Despite a satisfying bowl of udon at Marukame the day before, the relentless hammering hot weather kept feeding my craving for some cold udon, and so I decided to give Rakurakuan Udon a second chance.
A while back, I had gone to their first branch at the Hanshin mall adjacent to the Kaohsiung Arena, it was on a week-end, the wait was quite long, long enough that I almost lost my appetite. The atmosphere was frantic, the staff was running left and right trying to service everyone but looked kind of disorganized at it, and whether the food was good or not, I don’t even quite remember. It was a forgettable experience, and forget I did.
But then again, I can be a pretty forgiving person :twisted:. Rakurakuan Udon happens to have a second branch inside the Dream Mall, conveniently close to my homebase, and since I had a shopping errand, I bicycled my way over during the past week-end. Yes, nothing better than a ride under the sun and the humid air to work myself a sweaty appetite :).
Restaurants are spread throughout different floors of the Dream Mall, the 7th floor is host to the Japanese Food Alley 日本美食街, also home of Rakurakuan Udon. You can’t miss it with the udon maker in his box, busily kneading the udon dough. Since, I didn’t want a repeat of my first visit, I arrived before the lunch rush, because Mazu knows how scary an hungry Taiwanese crowd can get on the week-ends.
The menu has something for everyone, some cold udon, some hot udon, some stir-fry udon (yaki udon), and their so-called creative udon, resembling Taiwanese-style Italian pasta but with udon instead of spaghettis, if that makes sense. There are many side dishes to be chosen from, but the ones that looked good to me were fried, so I had to pass on that, and salivated at the plate of fried squid that landed on the adjacent table.
The disturbingly named “parent and child” 親子 udon, meaning mother chicken and baby egg, came in a hot broth, lightly flavored, it was a hearty bowl of noodles that hit the spot, even on a hot day. The cold udon took a little longer to arrive, I guess due to the cooling process, with a tiny side of condiments and a cup of shoyu for dipping. The udon had a good bite and good chewy texture, simply coated in the shoyu sauce, it made for an unpretentious yet pleasant lunch, more please!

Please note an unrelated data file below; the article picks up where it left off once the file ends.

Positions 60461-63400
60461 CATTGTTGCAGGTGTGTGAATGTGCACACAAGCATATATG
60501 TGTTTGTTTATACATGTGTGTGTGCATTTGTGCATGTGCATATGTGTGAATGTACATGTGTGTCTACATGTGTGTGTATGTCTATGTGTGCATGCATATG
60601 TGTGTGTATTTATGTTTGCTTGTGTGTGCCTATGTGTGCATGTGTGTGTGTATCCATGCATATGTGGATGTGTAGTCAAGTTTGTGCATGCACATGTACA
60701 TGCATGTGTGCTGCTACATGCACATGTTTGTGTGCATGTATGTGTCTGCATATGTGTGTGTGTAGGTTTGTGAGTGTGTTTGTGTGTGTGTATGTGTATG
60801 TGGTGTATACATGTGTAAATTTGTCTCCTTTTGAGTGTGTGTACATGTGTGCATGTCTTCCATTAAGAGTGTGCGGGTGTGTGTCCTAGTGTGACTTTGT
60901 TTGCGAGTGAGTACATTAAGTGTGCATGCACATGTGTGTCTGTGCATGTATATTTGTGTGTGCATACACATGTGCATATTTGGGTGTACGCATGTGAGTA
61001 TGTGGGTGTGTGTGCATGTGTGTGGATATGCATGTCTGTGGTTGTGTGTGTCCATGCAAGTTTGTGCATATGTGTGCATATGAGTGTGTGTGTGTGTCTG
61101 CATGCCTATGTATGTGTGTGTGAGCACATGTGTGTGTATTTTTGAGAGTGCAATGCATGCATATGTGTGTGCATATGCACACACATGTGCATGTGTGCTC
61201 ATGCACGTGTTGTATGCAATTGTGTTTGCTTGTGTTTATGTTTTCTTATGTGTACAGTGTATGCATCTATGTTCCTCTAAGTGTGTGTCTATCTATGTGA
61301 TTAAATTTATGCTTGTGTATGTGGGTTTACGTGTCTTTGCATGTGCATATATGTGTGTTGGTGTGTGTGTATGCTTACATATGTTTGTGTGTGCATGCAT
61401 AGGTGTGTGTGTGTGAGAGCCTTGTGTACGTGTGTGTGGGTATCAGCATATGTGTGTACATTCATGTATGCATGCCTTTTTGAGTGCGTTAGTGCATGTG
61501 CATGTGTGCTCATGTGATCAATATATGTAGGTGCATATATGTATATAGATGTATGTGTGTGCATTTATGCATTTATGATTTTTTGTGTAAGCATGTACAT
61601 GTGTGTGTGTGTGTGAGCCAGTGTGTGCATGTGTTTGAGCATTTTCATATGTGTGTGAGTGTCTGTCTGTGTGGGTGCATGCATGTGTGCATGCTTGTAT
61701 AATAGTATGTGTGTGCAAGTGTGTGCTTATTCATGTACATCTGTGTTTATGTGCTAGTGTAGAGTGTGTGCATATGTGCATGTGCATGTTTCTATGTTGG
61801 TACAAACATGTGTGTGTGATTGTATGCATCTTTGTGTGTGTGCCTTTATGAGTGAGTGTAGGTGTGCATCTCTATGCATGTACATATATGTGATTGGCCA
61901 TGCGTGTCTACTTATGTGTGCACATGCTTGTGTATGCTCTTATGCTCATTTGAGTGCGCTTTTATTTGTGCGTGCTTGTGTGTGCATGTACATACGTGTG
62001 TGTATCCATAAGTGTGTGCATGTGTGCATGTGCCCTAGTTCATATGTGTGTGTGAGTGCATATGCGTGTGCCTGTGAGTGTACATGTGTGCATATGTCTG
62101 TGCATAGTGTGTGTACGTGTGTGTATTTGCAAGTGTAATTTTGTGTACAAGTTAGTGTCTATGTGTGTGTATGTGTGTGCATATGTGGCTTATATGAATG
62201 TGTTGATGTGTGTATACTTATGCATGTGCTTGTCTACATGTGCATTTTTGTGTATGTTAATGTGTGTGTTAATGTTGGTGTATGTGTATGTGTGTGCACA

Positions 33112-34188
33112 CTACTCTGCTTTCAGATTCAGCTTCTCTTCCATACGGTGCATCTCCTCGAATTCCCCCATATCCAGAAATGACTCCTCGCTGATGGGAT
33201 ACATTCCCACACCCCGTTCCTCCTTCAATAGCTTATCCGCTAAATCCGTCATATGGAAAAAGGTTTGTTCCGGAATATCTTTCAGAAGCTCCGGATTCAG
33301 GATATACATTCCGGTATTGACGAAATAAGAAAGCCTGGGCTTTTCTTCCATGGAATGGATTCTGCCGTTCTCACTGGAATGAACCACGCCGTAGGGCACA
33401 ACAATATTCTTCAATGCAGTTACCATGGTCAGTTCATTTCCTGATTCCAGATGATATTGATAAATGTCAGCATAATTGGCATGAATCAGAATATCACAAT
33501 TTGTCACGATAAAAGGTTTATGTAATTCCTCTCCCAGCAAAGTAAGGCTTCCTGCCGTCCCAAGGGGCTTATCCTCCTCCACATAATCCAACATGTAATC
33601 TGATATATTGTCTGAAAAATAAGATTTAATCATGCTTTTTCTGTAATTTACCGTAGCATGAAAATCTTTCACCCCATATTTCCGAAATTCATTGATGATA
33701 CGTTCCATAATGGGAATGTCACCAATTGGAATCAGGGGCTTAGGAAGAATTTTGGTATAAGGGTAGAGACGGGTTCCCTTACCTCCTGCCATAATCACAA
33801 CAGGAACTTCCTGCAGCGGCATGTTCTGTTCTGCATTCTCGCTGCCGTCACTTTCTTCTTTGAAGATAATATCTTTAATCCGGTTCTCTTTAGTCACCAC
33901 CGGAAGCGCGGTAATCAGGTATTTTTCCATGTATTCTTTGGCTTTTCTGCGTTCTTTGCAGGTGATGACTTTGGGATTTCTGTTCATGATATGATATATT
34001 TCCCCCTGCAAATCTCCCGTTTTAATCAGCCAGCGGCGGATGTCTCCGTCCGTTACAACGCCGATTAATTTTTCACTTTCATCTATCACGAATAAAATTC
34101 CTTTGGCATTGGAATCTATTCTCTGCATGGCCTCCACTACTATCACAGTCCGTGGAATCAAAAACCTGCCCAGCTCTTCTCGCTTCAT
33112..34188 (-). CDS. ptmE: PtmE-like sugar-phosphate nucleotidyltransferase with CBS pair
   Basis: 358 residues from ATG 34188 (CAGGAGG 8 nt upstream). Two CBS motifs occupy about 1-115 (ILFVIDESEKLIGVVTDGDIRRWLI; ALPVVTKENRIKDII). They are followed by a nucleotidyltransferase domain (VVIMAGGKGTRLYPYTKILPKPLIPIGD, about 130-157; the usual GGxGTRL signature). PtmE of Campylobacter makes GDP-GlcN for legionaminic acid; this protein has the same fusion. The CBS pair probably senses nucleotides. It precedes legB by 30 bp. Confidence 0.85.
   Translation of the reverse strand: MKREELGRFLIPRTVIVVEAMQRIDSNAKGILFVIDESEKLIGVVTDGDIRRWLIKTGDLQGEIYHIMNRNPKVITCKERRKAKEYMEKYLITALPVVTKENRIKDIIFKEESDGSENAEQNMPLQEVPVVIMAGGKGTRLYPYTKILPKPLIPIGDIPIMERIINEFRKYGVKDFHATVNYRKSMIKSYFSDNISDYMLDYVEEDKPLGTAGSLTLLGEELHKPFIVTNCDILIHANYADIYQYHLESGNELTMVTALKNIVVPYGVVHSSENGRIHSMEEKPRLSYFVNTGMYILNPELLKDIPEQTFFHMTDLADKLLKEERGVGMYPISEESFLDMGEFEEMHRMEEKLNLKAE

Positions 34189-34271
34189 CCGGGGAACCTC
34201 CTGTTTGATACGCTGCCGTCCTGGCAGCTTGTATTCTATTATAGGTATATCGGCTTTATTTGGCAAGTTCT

Returning there a few days later, I got the udon mochi, a cold noodle dish with lightly fried cubes of japanese mochi, some grated daikon and some shoyu sauce on the side to pour inside the bowl. Though I enjoyed this unexpected combination of ingredients, the mochi felt a bit too greasy, so I started lunch-dreaming, thinking how roasted mochi would work better, with a crunchy skin and soft inside, and without any artery clogging oil!
I don’t know if service at the Hanshen Mall store has gotten better, but I think I’ll be sticking to the Dream mall location for any sudden udon craving that may erupt. Aside from my proximity to it, the restaurant feels also more spacious and the staff always on their toes to refill your cup of tea or check on the current status of your meal.
As for the story behind Rakurakuan, the restaurant brand saw the light thanks to an ambitious Taiwanese husband, wanting to find a solution for his Japanese wife who was feeling homesick of her native food. In 1999, they started by opening an izakaya called 合掌, and later jumped in the hand-made udon venture. I’ve passed by the izakaya in the past, just from the outside, it feels very welcoming, and since I am now reconciled with their udon shop, I feel more at ease getting acquainted with the izakaya of the Rakurakuan family.
Name: Rakurakuan Udon 樂樂庵之烏龍麵
Additional Reviews+Photos: pixnet/linatas, pixnet/loveelva829
Price: 100 NT+ (10% service fee already included in listed price), 15% off on Tuesdays on all udon dishes
Menu: Chinese and English
Locations: 7th floor at the Dream Mall, and 4rth floor at the Kaohsiung Arena Hanshen Mall
Business Hours: check company’s website